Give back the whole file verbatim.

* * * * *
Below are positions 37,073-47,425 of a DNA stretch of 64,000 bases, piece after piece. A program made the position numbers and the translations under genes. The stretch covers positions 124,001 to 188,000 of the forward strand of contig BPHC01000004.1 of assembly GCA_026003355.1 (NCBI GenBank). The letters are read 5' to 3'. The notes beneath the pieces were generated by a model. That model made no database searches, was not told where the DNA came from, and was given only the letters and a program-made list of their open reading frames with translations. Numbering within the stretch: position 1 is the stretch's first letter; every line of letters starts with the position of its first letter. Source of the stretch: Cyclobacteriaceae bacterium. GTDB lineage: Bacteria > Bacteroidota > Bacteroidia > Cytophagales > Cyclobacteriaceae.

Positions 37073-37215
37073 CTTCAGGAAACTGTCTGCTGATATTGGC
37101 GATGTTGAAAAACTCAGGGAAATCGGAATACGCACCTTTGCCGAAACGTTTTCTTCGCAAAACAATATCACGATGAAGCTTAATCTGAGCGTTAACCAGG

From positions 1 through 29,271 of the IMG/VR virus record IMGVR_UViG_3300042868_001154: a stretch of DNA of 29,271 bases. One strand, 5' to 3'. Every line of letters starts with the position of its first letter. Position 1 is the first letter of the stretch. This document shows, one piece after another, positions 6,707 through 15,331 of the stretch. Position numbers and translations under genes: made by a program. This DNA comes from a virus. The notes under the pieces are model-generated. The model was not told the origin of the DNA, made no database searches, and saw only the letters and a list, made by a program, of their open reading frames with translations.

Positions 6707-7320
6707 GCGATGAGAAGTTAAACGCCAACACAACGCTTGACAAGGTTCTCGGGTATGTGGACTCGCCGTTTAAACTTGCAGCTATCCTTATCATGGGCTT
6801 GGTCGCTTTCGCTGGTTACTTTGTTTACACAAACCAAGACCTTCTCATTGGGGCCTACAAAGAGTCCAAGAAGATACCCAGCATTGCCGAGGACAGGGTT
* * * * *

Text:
Below are positions 37,073-47,425 of a DNA stretch of 64,000 bases, piece after piece. A program made the position numbers and the translations under genes. The stretch covers positions 124,001 to 188,000 of the forward strand of contig BPHC01000004.1 of assembly GCA_026003355.1 (NCBI GenBank). The letters are read 5' to 3'. The notes beneath the pieces were generated by a model. That model made no database searches, was not told where the DNA came from, and was given only the letters and a program-made list of their open reading frames with translations. Numbering within the stretch: position 1 is the stretch's first letter; every line of letters starts with the position of its first letter. Source of the stretch: Cyclobacteriaceae bacterium. GTDB lineage: Bacteria > Bacteroidota > Bacteroidia > Cytophagales > Cyclobacteriaceae.

Positions 37073-37215
37073 CTTCAGGAAACTGTCTGCTGATATTGGC
37101 GATGTTGAAAAACTCAGGGAAATCGGAATACGCACCTTTGCCGAAACGTTTTCTTCGCAAAACAATATCACGATGAAGCTTAATCTGAGCGTTAACCAGG

From positions 1 through 29,271 of the IMG/VR virus record IMGVR_UViG_3300042868_001154: a stretch of DNA of 29,271 bases. One strand, 5' to 3'. Every line of letters starts with the position of its first letter. Position 1 is the first letter of the stretch. This document shows, one piece after another, positions 6,707 through 15,331 of the stretch. Position numbers and translations under genes: made by a program. This DNA comes from a virus. The notes under the pieces are model-generated. The model was not told the origin of the DNA, made no database searches, and saw only the letters and a list, made by a program, of their open reading frames with translations.

Positions 6707-7320
6707 GCGATGAGAAGTTAAACGCCAACACAACGCTTGACAAGGTTCTCGGGTATGTGGACTCGCCGTTTAAACTTGCAGCTATCCTTATCATGGGCTT
6801 GGTCGCTTTCGCTGGTTACTTTGTTTACACAAACCAAGACCTTCTCATTGGGGCCTACAAAGAGTCCAAGAAGATACCCAGCATTGCCGAGGACAGGGTT